The 2020 festive season probably looks a little different for most of us this year. There might be less (or no) Christmas parties, more social distancing and a greater appreciation for our health.
A common cause of stress I see at this time of year is the conflict between festive eating and dieting. If you’re in the southern hemisphere, then December is synonymous with Bikini Body Diets just as much as with Christmas pudding. Even if you’re not trying to lose kilos for summer, New Year’s resolutions tempt us to try for a “new you” requiring yet another new diet. As a result, I see lots of women oscillating between restricting festive foods or deciding that they’ve blown it and overeating their way through to January 1st.
So how do you approach Christmas eating with less stress? Here are my top tips to reduce eating anxiety and enjoy this time of year (and the celebratory foods that go with it!) more.
Resist the temptation to diet.
Lack of sleep deeply affects our mood, and ability to cope with stress. Emotions like anger, frustration, mood swings, concentration, attention, and memory are all affected, and our sleep deprivation affects our decision making.
The research is out that lack of sleep deeply affects our mood and ability to cope with stress, as well our overall behavioural responses can change, emotions like anger, frustration, mood swings, concentration, attention, and memory are all affected. There is a misconception that sleep is when the body shuts done and rests. However, Sleep is a crucial time for our mind and body’s wellbeing, it is considered the time when all the vital and...
Imposter syndrome impacts a considerable amount of people, so some good news - you are not alone. Imposter Syndrome is the inability to believe your success is deserved or as the result of your skills and talent.
Sounds awful, doesn't it?
This frame of mind presents itself in a range of ways, and it often associated with feelings of anxiety which can lead to low self-esteem. The leading Expert on Imposter Syndrome Dr. Valerie Young explains there are 5 common profiles :
Someone who feels as if they need to do everything perfectly or else, they've failed. And if they aren't perfect, they have an overwhelming feeling of self-doubt.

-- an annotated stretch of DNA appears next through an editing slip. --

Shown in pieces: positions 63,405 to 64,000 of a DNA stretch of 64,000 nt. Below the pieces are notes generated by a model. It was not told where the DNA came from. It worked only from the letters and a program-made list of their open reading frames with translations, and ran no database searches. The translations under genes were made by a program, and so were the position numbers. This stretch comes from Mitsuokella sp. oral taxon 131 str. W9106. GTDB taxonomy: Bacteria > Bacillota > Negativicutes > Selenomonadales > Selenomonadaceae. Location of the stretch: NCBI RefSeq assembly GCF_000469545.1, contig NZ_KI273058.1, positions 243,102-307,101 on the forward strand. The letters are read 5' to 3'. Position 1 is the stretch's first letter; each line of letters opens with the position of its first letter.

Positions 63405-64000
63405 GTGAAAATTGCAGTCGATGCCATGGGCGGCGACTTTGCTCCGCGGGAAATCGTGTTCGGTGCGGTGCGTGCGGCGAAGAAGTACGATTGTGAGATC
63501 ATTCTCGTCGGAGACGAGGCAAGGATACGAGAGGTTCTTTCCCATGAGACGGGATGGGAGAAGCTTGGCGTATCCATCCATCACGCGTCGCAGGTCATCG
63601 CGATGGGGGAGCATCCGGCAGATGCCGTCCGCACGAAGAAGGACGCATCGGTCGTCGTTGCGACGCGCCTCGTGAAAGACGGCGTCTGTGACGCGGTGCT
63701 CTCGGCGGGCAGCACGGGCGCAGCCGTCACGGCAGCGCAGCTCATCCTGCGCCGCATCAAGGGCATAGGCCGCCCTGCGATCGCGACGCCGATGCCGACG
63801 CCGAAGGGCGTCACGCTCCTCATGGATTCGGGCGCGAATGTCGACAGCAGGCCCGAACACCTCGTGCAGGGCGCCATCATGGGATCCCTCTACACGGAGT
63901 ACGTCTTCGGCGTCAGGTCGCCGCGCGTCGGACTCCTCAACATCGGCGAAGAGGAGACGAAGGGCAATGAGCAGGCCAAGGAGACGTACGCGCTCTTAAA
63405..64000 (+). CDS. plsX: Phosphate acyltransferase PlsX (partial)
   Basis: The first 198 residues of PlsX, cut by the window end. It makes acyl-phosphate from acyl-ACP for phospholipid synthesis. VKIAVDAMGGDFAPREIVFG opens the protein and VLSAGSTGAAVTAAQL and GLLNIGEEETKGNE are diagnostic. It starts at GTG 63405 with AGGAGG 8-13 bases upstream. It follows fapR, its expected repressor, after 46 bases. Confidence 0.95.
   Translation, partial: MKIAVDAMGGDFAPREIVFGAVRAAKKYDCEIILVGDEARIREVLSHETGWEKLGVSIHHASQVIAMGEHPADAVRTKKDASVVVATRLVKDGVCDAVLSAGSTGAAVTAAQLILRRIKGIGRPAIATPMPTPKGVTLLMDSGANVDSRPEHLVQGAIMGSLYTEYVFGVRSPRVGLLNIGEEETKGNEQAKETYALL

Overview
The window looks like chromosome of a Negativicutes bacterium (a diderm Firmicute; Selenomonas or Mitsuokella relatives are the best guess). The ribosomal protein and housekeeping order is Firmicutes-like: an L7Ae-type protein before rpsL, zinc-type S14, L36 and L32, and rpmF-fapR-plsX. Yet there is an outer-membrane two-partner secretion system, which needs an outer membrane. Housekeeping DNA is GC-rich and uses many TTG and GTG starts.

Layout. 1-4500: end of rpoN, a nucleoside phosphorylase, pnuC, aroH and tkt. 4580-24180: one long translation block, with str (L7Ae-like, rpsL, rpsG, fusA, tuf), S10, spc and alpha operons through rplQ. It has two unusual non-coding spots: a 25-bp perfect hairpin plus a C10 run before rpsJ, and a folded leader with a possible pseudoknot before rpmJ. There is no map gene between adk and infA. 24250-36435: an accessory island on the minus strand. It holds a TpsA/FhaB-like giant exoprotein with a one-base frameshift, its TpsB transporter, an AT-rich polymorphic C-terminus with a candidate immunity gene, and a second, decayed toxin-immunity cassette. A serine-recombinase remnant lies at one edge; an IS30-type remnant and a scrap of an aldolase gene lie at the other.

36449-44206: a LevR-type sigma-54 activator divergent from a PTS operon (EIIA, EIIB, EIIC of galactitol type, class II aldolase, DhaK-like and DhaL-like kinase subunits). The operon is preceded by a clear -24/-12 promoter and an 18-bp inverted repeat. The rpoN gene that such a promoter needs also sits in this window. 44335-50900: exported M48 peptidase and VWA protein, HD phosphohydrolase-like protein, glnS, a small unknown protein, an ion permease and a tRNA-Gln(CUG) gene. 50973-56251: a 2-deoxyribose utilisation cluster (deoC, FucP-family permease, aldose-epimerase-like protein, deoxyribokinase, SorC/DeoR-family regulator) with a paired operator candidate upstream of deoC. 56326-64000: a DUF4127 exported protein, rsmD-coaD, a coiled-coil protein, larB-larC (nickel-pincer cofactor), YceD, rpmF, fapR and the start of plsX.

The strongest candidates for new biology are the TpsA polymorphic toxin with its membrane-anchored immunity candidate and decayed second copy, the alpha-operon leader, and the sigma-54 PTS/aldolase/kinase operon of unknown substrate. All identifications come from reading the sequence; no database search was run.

Someone who feels as if they're a fraud, either at work or in a relationship, and so they work extra hard to hide their supposed inadequacy. Often, the overload in work or stress of not measuring up is damaging to their mental health.
The Natural Genius
Someone who judges their worth by how easily something comes to...
Confidence.... it’s a trait many of us aspire to master. More than just a sense of self-belief, developing our confidence in ourselves can help with stress and overall mental well-being.
Firstly, confidence is not an innate or fixed characteristic, that you have or don't have. It is something you can work on and improve over time. It's also not all-encompassing; you can have high self-esteem in one area of life, and low self-esteem in others.
Managing our internal voice is an important step towards self-compassion and building a positive, more confident mindset for ourselves. How can you feel confident in yourself if you’re continually telling yourself you’re not good enough? Learning techniques to change your self-talk, and managing that inner critic is an important first step to improve your confidence over time.
To begin your journey towards increased confidence, start by paying attention to the voice that...
It's thought that humans can experience as many as 34,000 emotions. This is an incredibly wide range of emotions. It's exhausting even thinking about it.
For many of us the way we feel goes far beyond simple explainers like "happy," "sad" or "angry". We have access to a smorgasbord of emotions day to day (or minute to minute). And with all that activity going on in our brains, it's not surprising that we can struggle to keep a handle on all this activity. If you want to manage an unpleasant feeling, it's critical to introduce self-care habits into your routine. One particularly effective way to do this is by creating self-care goals.
We've collated a list of some of our favourite examples to help you start on this journey:
When you say you feel stressed, what do you mean? Are you overwhelmed? Frustrated? Feeling abandoned? There are loads of emotions moving through our bodies;...
Your mental wellbeing is one of the most valuable assets you can invest in. This element of your health is tied tightly to your daily life, impacting your work; relationships and even physical wellbeing. So it's not something you want to ignore.